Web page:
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ORLY?

TyL's picture

 I read the essay "Population Reduction: An Ecosophical View" and found it deeply disturbing to say the least, borderline fascist to say the worst. Seriously: it reminded me of some of the Nazi stuff I've read for history classes. The basic idea is that we should reduce our population so as to be more "sustainable" and "ecologically responsible" and all the usual environmental claptrap. That's all well and good, but how are we supposed to decide whose babies don't get born? Naess doesn't really give us an answer. He babbles some pseudo-economical stuff about how much it will or won't cost us, but he doesn't say WHO has to stop having children. I'll tell you who it'll be: you and me. We don't have enough money to influence the vote; we don't have large "green" corporations backing us. It's our babies who won't see the light of day. This is just like the carbon credits: if your company has enough money to pay for its pollution, it can go on polluting, but the rest of us have to shoulder the burden or get out of the race. Those rich enough to pay for the cost of having babies in Naess' world will get to, and the rest of us will have to die childless. 

What strikes me about the book's tone in general is its entire unconcern for human beings. Yes, he makes the usual nods: people should be respected. But in the end, he's all about the animals, all about the environment. That's all well and good, but try telling the people in a third world country that they can't mine here or log there because they might disturb some rare species. They're just trying to live, like all the other animals in the ecosystem. But somehow humans don't get the same consideration that animals do. Or the vast majority of humanity doesn't get it--Naess' economically conscious souls do, but the rest of us are just nasty polluters.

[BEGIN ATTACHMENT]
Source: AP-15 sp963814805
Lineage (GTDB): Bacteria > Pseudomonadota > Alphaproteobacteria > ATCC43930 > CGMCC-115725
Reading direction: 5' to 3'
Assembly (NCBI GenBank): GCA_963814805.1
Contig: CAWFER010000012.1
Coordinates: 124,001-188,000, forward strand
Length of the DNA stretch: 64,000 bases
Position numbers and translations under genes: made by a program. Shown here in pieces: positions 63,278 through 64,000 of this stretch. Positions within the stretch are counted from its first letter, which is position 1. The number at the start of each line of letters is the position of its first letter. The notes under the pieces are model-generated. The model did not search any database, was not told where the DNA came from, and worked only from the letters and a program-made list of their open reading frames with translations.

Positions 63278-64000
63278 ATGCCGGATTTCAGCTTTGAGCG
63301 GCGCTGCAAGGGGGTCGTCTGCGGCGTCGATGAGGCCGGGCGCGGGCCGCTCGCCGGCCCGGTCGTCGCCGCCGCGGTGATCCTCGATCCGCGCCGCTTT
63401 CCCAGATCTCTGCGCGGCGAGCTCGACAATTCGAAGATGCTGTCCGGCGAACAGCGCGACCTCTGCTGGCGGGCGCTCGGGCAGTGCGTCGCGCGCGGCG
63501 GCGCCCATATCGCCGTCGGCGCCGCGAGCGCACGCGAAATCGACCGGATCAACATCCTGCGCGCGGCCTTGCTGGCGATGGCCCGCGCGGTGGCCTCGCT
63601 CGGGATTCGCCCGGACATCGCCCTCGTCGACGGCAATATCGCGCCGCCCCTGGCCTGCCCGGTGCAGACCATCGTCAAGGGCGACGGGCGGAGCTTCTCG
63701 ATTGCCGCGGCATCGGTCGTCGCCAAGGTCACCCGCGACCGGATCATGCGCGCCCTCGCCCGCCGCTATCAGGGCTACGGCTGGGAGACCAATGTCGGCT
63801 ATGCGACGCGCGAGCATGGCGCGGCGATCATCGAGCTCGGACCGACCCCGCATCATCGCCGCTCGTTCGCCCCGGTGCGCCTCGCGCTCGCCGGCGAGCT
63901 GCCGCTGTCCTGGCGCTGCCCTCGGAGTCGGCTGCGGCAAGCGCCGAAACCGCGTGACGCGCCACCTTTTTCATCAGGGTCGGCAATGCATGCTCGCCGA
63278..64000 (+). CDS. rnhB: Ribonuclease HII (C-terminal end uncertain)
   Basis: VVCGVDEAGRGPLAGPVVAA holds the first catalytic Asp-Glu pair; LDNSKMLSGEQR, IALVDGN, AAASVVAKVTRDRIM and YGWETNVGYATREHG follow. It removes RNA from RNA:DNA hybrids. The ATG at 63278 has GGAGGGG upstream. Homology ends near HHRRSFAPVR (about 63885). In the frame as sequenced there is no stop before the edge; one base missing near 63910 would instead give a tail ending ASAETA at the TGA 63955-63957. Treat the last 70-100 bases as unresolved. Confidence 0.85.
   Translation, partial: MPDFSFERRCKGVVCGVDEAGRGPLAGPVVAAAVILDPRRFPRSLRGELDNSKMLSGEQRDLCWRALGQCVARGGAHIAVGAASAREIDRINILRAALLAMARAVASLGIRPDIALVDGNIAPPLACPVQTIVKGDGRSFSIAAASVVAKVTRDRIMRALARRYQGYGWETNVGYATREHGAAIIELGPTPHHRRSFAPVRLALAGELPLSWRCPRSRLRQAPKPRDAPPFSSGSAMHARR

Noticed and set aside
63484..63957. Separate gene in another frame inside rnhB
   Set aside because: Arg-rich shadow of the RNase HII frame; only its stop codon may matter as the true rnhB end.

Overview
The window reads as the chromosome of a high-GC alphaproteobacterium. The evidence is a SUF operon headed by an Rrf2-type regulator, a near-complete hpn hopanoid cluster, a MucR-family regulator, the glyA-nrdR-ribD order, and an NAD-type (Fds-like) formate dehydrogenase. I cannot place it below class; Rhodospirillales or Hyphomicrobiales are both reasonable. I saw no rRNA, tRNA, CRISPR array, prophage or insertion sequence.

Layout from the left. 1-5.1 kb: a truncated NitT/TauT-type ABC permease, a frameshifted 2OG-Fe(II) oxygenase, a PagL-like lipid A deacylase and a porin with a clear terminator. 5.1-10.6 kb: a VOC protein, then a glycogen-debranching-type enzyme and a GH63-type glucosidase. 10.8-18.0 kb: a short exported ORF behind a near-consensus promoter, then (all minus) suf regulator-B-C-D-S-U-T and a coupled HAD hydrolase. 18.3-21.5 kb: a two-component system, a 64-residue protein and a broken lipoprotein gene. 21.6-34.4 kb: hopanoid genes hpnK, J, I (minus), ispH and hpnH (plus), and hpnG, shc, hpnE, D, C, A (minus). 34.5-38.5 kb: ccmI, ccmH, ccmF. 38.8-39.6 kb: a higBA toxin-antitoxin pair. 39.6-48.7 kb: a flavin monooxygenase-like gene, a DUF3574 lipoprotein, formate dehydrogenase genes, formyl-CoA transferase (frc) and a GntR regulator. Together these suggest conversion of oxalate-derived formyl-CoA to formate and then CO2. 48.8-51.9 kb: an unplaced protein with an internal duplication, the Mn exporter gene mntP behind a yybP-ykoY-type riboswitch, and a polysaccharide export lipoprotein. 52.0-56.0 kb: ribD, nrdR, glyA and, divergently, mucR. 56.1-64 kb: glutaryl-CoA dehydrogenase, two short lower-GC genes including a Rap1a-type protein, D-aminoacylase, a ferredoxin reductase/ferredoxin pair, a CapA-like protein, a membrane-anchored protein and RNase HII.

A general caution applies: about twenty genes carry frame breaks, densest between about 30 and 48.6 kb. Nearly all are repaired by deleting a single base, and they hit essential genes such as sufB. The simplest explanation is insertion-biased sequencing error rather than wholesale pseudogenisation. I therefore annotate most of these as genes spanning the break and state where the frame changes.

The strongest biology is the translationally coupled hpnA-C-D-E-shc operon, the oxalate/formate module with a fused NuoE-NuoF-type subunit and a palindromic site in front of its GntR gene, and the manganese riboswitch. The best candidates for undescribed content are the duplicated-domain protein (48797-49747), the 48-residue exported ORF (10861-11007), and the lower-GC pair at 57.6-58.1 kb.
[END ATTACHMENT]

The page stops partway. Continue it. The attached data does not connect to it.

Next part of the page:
Comments

rachelr's picture

Energy: heat or food?

 I agree that often his concern for being efficient and "green" sometimes goes above what makes sense- for instance when at the beginning of the book on page 55 when he is talking about doing vigorous exercise for 5 minutes instead of heating up the rooms in his cottage, and that "a person occupies less than 1 percent of the volume of a room. Why heat more than 99 percent just to heat that little volume?" (56). Yes, perhaps we are smaller than the size of the room, but by jumping around every time he gets cold in his 11 degree C cottage he is using up energy to keep himself and his internal organs warm and functioning. But he is expending energy, so he will have to eat more to maintain that level of energy and fat for warmth storage. And he goes on at length about his appetite and how he needs to watch what foods he has there and must be efficient with what he eats and how much, so he can make it all last. I feel like his logic in the heat reduction plan is counterproductive. 

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